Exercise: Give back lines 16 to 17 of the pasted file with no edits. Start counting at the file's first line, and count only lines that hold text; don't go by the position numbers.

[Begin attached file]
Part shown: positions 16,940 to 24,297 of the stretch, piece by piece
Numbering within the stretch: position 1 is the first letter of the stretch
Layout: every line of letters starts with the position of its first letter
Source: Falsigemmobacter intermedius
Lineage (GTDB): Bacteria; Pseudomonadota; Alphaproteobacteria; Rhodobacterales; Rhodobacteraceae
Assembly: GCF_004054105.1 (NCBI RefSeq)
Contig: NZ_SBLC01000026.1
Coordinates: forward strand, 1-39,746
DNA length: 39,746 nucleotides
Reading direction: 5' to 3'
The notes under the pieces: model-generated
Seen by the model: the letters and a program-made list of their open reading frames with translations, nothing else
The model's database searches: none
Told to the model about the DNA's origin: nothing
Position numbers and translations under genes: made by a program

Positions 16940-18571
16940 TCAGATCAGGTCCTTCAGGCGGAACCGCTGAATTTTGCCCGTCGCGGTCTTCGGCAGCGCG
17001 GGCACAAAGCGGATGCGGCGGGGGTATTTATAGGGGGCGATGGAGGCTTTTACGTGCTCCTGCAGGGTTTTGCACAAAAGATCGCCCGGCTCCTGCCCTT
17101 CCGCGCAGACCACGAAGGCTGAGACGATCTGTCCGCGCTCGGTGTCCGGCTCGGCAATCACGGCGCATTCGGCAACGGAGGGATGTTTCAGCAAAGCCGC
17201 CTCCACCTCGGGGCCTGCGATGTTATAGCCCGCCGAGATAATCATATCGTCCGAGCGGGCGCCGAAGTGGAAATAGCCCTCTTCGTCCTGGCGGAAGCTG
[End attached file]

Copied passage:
Positions 16940-18571
16940 TCAGATCAGGTCCTTCAGGCGGAACCGCTGAATTTTGCCCGTCGCGGTCTTCGGCAGCGCG